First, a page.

February 6, 2016
In 2008, Mike Huckabee set a record for GOP Iowa Caucus votes. In 2016 Mike Huckabee exited the campaign the night of the caucus. Why? The standard explanation is Iowans (and Republicans nationwide) tired of him. Eight years ago, he was a shiny new object. Now he’s someone we’ve seen on TV for almost a decade.
The first time he was able to rally Iowa evangelicals. This time, he competed with the 2012 winner, Rick Santorum, plus Dr. Ben Carson, and Ted Cruz. That doesn’t even account for Rick Perry, Scott Walker, and Bobby Jindal, all of whom hoped to play on this field before they were ejected from the competition.
An old model, on a crowded lot, with only so many evangelicals to drive him home. Simple. Easy. Faulty. I’m sure I’ve said some version of the above paragraph multiple times over the past few months. There is some truth to it. Candidates who would have performed well with less competition were crowded out.Mostly, Cruz just wants to be president more than Huckabee does. This is a tough job interview, the hardest in the world. Having participated in ’08, nobody knows this more than Huck. At that time, there were two benefits to his effort. There was always a chance to parlay an Iowa upset into a victory.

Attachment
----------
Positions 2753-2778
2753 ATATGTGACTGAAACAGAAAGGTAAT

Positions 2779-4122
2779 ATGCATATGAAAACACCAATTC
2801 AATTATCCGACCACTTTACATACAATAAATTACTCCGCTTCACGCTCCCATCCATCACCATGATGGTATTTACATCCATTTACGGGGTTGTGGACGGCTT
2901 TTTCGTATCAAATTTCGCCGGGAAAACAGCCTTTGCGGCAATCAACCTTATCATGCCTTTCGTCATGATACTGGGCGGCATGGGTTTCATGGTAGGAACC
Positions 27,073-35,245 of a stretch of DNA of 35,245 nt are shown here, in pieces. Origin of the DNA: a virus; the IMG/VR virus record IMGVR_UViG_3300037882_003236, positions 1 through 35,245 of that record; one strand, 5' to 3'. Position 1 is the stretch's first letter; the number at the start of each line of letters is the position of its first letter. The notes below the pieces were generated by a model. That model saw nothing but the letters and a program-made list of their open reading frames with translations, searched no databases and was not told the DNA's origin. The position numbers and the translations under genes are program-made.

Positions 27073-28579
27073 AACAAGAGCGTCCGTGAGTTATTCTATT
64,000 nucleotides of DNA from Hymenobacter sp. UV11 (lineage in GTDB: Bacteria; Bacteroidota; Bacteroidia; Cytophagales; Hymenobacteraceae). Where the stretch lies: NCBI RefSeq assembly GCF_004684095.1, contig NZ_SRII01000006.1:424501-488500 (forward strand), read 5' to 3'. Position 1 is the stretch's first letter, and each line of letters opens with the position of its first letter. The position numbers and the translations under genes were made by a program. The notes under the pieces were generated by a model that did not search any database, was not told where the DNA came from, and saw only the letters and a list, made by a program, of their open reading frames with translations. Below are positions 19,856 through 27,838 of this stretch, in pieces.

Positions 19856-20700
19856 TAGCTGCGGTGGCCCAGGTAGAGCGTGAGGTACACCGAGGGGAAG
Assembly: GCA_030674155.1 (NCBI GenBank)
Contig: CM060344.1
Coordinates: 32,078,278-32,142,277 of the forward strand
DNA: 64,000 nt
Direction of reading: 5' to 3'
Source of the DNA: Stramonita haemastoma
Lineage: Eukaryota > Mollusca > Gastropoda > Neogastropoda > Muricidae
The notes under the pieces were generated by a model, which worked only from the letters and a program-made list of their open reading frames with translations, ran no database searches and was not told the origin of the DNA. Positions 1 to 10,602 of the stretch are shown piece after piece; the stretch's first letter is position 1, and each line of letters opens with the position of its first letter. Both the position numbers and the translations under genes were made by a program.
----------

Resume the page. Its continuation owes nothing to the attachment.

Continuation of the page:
A narrow loss to John McCain in South Carolina blocked his chance at getting nominated, but Huckabee wound up with the considerable consolation prize of national exposure, which he parlayed into a multi-year gig on Fox News. Combined with speaking engagements and books, his net worth soared from a few dollars to a few million dollars.
That was a solid return on investment. It was also a road map for future candidates. Huckabee was not the first evangelical-friendly candidate to hit Iowa. Pat Robertson finished second in 1988. Others, like Gary Bauer in 2000, tried the same tact less effectively.
He wasn’t the first economic populist to try his hand with Republican primary and caucus voters. Pat Buchanan was there first in 1992 and 1996. But Huckabee combined the two and added a layer of general likability and decency, making him more popular and viable than his predecessors.